PTHREAD_SETCANCELSTATE(3) Linux Programmer's Manual PTHREAD_SETCANCELSTATE(3)
pthread_setcancelstate, pthread_setcanceltype - set cancelability state and type
int pthread_setcancelstate(int state, int *oldstate);
int pthread_setcanceltype(int type, int *oldtype);
Compile and link with -pthread.
The pthread_setcancelstate() sets the cancelability state of the calling thread to the
value given in state. The previous cancelability state of the thread is returned in the
buffer pointed to by oldstate. The state argument must have one of the following values:
The thread is cancelable. This is the default cancelability state in all new
threads, including the initial thread. The thread's cancelability type determines
when a cancelable thread will respond to a cancellation request.
The thread is not cancelable. If a cancellation request is received, it is blocked
until cancelability is enabled.
The pthread_setcanceltype() sets the cancelability type of the calling thread to the value
given in type. The previous cancelability type of the thread is returned in the buffer
pointed to by oldtype. The type argument must have one of the following values:
A cancellation request is deferred until the thread next calls a function that is a
cancellation point (see pthreads(7)). This is the default cancelability type in
all new threads, including the initial thread.
The thread can be canceled at any time. (Typically, it will be canceled immedi-
ately upon receiving a cancellation request, but the system doesn't guarantee
The set-and-get operation performed by each of these functions is atomic with respect to
other threads in the process calling the same function.
On success, these functions return 0; on error, they return a nonzero error number.
The pthread_setcancelstate() can fail with the following error:
EINVAL Invalid value for state.
The pthread_setcanceltype() can fail with the following error:
EINVAL Invalid value for type.
For details of what happens when a thread is canceled, see pthread_cancel(3).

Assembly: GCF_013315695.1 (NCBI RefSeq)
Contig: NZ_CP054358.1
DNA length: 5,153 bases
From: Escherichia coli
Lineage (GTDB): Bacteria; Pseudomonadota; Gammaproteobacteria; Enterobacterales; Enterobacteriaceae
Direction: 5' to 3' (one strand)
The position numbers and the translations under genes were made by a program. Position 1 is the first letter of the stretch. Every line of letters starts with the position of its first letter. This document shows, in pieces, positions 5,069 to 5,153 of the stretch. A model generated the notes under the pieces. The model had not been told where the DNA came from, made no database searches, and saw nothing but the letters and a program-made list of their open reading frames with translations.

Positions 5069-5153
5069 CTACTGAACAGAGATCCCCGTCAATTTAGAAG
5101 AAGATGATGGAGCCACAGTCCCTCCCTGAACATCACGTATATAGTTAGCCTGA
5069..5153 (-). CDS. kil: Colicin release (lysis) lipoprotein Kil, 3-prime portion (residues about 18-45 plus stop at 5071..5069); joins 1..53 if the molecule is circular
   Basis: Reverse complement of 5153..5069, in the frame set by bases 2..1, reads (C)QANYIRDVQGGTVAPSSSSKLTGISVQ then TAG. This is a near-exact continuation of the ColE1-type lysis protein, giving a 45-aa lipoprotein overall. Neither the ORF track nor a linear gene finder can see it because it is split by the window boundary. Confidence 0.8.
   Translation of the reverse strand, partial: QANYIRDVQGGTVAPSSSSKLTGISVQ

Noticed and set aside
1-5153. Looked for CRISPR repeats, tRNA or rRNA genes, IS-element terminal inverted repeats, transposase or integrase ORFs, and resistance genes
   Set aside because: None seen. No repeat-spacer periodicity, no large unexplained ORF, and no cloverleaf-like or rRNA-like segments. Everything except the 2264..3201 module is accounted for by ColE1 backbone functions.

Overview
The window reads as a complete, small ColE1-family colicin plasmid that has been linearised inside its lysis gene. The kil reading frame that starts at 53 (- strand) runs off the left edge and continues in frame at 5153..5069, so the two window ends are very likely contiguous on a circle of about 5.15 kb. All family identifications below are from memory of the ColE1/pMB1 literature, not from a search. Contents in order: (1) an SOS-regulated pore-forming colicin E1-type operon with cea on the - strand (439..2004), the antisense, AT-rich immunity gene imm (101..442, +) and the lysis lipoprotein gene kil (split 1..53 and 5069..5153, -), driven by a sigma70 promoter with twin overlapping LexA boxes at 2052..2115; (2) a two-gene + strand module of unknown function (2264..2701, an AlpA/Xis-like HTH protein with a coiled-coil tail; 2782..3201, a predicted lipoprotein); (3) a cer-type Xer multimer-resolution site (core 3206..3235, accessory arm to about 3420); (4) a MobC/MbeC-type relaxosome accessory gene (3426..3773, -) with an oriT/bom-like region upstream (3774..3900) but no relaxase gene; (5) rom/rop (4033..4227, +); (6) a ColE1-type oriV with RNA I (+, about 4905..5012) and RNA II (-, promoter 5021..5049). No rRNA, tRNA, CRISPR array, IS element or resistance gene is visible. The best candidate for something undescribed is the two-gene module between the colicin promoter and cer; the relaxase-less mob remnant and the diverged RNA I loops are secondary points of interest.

Briefly disabling cancelability is useful if a thread performs some critical action that
must not be interrupted by a cancellation request. Beware of disabling cancelability for
long periods, or around operations that may block for long periods, since that will render
the thread unresponsive to cancellation requests.
Setting the cancelability type to PTHREAD_CANCEL_ASYNCHRONOUS is rarely useful. Since the
thread could be canceled at any time, it cannot safely reserve resources (e.g., allocating
memory with malloc(3)), acquire mutexes, semaphores, or locks, and so on. Reserving
resources is unsafe because the application has no way of knowing what the state of these
resources is when the thread is canceled; that is, did cancellation occur before the
resources were reserved, while they were reserved, or after they were released? Further-
more, some internal data structures (e.g., the linked list of free blocks managed by the
malloc(3) family of functions) may be left in an inconsistent state if cancellation occurs
in the middle of the function call. Consequently, clean-up handlers cease to be useful.
Functions that can be safely asynchronously canceled are called async-cancel-safe func-
tions. POSIX.1-2001 requires only that pthread_cancel(3), pthread_setcancelstate(), and
pthread_setcanceltype() be async-cancel-safe. In general, other library functions can't
be safely called from an asynchronously cancelable thread. One of the few circumstances
in which asynchronous cancelability is useful is for cancellation of a thread that is in a
pure compute-bound loop.
The Linux threading implementations permit the oldstate argument of pthread_setcancel-
state() to be NULL, in which case the information about the previous cancelability state
is not returned to the caller. Many other implementations also permit a NULL oldstat
argument, but POSIX.1-2001 does not specify this point, so portable applications should
always specify a non-NULL value in oldstate. A precisely analogous set of statements
applies for the oldtype argument of pthread_setcanceltype().
pthread_cancel(3), pthread_cleanup_push(3), pthread_testcancel(3), pthreads(7)
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Linux 2008-11-24 PTHREAD_SETCANCELSTATE(3)